New figures have revealed a 3.7% decline in residential house prices in Northern Ireland over the last twelve months, dropping to £148,499 in the second quarter of the year. These figures contrast with the 11.6% increase in house prices south of the border.
A report from the Central Statistics Office (CSO) highlighted that residential property prices in Dublin rose by 11.1%, an 11.2% growth in house prices and 10.6% in apartments.
The greatest house price rise was witnessed in South Dublin (11.8%) whereas the lowest growth in Dublin was seen in Fingal (5.4%)
Meanwhile, Ulster University reported the continued decline in house prices north of the border throughout their latest Quarterly House Price Index.
However, this report highlighted that the number of people purchasing homes rose to the highest peak since the property crash a decade ago.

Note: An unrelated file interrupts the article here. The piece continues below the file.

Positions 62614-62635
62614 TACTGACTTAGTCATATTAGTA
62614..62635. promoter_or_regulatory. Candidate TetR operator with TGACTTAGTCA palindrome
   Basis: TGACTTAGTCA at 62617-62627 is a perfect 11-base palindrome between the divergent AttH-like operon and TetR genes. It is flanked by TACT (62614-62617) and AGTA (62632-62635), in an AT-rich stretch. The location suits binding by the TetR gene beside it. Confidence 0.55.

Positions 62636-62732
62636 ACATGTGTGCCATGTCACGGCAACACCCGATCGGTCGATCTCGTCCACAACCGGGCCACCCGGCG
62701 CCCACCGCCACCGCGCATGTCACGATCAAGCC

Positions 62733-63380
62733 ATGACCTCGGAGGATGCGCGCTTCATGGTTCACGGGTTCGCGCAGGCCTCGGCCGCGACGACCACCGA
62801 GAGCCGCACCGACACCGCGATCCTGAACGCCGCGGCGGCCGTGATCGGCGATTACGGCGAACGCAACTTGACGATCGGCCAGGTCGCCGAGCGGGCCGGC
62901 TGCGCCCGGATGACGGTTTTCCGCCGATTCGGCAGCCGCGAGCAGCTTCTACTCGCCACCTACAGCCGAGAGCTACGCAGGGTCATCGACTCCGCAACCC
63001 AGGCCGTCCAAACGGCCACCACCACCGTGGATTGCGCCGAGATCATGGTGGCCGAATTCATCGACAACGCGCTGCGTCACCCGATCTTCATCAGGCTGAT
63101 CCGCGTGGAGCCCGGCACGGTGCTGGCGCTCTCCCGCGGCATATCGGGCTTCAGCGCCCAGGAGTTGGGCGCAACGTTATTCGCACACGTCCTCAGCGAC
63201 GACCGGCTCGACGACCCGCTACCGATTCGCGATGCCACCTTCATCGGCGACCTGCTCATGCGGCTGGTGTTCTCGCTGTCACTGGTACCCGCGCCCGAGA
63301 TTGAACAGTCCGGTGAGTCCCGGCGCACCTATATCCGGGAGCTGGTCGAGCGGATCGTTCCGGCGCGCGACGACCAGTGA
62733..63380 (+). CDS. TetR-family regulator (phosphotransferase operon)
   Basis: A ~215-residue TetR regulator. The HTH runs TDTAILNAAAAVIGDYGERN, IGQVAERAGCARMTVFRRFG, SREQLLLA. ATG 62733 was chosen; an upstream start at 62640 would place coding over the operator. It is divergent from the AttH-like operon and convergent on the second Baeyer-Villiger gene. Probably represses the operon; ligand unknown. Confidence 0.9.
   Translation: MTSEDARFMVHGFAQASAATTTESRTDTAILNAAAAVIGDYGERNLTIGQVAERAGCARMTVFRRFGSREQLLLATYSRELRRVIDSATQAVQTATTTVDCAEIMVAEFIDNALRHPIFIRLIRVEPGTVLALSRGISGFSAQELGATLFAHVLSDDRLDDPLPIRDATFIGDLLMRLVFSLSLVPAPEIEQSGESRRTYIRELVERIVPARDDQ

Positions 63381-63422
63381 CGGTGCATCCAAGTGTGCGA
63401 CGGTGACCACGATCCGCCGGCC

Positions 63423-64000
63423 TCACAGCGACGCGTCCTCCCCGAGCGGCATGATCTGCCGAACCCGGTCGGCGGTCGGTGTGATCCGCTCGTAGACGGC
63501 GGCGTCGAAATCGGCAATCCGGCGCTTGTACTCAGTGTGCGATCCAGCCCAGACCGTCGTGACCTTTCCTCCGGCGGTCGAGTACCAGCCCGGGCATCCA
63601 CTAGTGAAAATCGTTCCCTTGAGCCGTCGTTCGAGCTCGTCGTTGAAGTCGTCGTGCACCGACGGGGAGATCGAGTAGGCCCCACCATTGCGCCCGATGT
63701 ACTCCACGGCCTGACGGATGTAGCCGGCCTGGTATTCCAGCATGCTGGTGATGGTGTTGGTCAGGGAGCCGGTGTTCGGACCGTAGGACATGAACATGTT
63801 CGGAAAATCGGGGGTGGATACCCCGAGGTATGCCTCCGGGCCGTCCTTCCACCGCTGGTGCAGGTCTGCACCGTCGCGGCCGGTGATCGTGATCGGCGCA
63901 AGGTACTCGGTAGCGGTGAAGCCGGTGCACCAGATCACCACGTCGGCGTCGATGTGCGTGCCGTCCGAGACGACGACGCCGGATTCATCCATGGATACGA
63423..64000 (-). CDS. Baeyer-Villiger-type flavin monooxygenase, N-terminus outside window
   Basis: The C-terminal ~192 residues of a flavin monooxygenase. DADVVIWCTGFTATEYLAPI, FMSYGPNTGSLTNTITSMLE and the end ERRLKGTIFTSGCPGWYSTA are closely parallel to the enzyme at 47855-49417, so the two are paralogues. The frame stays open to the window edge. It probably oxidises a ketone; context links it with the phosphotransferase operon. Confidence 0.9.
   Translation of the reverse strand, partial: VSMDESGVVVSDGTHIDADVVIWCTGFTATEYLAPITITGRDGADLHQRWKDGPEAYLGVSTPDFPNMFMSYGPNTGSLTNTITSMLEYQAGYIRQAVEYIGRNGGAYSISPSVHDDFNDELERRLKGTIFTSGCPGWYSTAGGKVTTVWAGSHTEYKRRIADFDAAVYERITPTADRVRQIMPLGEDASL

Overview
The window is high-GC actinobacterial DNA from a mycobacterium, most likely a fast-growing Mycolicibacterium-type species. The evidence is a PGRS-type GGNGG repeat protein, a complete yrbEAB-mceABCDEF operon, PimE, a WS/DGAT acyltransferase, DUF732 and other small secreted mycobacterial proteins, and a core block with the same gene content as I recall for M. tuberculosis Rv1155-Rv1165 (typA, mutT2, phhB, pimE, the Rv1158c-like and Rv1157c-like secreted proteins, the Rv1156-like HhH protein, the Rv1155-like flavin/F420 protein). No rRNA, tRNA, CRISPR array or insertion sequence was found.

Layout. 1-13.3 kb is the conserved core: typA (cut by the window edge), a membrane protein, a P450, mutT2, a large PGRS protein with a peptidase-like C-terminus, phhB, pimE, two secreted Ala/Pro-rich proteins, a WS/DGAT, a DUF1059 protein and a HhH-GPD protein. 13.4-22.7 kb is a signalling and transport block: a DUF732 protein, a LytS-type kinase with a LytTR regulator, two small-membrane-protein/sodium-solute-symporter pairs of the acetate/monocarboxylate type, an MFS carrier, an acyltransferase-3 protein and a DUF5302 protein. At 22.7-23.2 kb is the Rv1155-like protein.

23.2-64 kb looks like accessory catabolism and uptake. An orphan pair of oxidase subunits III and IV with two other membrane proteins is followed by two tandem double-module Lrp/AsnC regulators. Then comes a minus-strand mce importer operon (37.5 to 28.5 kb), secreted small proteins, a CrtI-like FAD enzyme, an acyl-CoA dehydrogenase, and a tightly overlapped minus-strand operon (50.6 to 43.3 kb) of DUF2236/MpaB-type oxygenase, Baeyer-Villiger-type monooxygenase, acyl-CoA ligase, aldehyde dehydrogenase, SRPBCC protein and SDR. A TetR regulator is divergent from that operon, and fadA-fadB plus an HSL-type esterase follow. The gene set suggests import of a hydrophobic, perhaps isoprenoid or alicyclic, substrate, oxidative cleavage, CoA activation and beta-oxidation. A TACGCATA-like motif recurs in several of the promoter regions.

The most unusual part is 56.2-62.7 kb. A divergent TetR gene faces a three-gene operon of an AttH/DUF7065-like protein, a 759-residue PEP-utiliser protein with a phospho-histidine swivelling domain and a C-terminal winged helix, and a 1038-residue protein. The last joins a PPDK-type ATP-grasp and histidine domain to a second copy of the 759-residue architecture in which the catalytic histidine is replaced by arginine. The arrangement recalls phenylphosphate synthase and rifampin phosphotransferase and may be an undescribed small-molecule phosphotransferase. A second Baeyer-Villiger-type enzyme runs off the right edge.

2,372 properties were bought in the second quarter with under a third of these selling at £100,000 or below.
A publication produced in partnership with Northern Ireland Housing Executive and Progressive Building Society reveals that prices fell by 1.1% from the previous quarter and believes that approximately 60% of home loans in the four quarters preceding March of this year were to first-time buyers.
The report suggests many factors may have led to the falling house prices. These include the uncertainty surrounding Brexit; the UK general election outcome and the absence of a Northern Ireland Executive.